In this article, we will tackle the basics of welding MIG, TIG, and Stick. The purpose of this article is to provide an overview of the process involved for each. This article is intended for beginners looking to understand what welding is about or for veterans that need a refresher. Extensive training with a qualified instructor is needed to weld and do it the right way!


MIG Welding Overview

MIG welding (Metal Inert Gas, also known as Gas metal arc welding) is an arc welding process. A constant wire electrode is supplied through a welding gun, then goes into the weld pool, which joins together the 2 core materials.

Shielding gas also goes though the welding gun as a means of protecting the weld pool from getting contaminated.

Metal Preparation for MIG Welding

Stick and Flux welding electrodes are much different than MIG welding wire. One main difference is that MIG wire does not fight against contaminants like rust, scaling, or dirt all that well.

You will need to use a metal brush to clean off the surface before striking the arc. You must also ensure your work clamp connects to clean metal also. If there is any electrical impedance, wire feeding will be affected.

MIG Welding Aluminum Steps

  1. Select the right machine for the metal. Thicker metal will need a more powerful machine. A 115 volt welder can handle aluminum up to 3mm so long as you preheat it.
  2. Pick out the right shielding gas. Aluminum will require you to use pure argon. You may need to replace regulators that were designed only for CO2 Use.
  3. Use the correct aluminum electrodes. A thinner wire will be a bit tougher to feed, while thicker wire will need greater current for smelting.
  4. Pick up a good aluminum feeding kit and feed electrodes with it. These kits are available for sale, and you will have an easier time feeding softer aluminum wire when you buy a kit that has large holes on contact tips, drive rolls shaped like a U, and non metallic liners.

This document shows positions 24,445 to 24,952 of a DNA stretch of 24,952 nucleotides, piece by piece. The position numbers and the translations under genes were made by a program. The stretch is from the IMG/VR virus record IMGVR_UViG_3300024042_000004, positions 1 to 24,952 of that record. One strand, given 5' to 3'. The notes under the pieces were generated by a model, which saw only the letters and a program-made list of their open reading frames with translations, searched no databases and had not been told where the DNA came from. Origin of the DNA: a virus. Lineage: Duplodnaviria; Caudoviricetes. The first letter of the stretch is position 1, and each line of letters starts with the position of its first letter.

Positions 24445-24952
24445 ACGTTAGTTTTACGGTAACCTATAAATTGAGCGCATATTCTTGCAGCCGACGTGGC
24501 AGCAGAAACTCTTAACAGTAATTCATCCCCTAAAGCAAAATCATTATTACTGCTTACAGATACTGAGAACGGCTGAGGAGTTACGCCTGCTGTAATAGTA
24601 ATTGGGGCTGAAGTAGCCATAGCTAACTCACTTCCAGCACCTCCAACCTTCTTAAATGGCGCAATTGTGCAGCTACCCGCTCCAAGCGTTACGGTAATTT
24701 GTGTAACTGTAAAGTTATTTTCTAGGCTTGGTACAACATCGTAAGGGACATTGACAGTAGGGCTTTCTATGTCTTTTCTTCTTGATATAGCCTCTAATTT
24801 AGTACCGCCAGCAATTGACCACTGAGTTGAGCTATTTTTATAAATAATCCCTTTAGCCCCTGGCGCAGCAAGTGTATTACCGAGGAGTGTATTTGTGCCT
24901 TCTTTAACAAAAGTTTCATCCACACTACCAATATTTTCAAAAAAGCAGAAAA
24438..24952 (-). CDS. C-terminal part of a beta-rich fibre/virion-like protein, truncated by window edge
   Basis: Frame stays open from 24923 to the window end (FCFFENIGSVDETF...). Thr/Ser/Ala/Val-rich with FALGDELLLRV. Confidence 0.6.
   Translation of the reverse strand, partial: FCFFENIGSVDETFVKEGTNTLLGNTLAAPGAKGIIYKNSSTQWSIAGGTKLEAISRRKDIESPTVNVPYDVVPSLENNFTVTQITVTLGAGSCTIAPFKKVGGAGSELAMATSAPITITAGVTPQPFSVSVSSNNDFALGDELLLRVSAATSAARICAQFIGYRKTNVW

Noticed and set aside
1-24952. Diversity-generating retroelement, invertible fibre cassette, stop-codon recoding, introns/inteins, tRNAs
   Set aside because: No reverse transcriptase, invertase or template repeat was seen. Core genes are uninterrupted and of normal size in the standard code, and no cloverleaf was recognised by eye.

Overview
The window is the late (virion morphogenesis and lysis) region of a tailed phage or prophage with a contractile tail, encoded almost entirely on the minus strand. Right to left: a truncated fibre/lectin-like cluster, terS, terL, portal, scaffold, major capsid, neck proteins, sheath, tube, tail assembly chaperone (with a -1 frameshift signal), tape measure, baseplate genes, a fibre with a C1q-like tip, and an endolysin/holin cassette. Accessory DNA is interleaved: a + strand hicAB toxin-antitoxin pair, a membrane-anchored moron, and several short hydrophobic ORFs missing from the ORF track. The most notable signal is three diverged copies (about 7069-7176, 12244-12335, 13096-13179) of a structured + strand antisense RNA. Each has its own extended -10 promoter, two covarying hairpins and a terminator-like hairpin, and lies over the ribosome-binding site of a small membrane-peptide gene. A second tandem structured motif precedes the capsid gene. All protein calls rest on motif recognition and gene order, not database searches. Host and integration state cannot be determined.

5. Make sure you keep your gun cable straight, so the wire feeds correctly.

TIG Welding Overview

Tungsten Inert Gas welding uses a tungsten electrode as a means of heating up the metal to be welded. As a method of protection against contaminating the weld during this process, shielding by way of inert gases like argon is utilised and is great for all metals and thickness.

The quality of TIG welds are second to none, and you can weld just about any metal. Copper, magnesium, brass, steel, gold, and bronze are just a few. The welds end up nice and clean, making your end result look professional and beautiful. A welder can easily increase and decrease the heat used in the process by making use of a foot pedal that helps control the weld. This type of welding also produces no sparks or fumes/smoke.

Common Applications for TIG Welding

  • Autos - For a car to be safe, secure, and road ready, proper welding techniques must be used. This method also helps cars avoid rust, which is why most car fenders are often welded using this method. It helps cars stand up to wear and tear.
  • Aircraft - Spacecraft and aircraft are prime candidates for TIG welding. Commercial planes used each day and even the International Space Station all feature assembly that involved TIG welding.
  • Fixing Things - This method of welding is great when you need to make a fix on something around your home. You could repair some aluminum tools, for example.

TIG Weld Aluminum Steps

  1. Make sure your hand placement and control are spot on. Clasp the torch by securing it using the base of the hand flat on the table. Now keep it in a stable forward position, keeping a slight 10-15 degree tilt.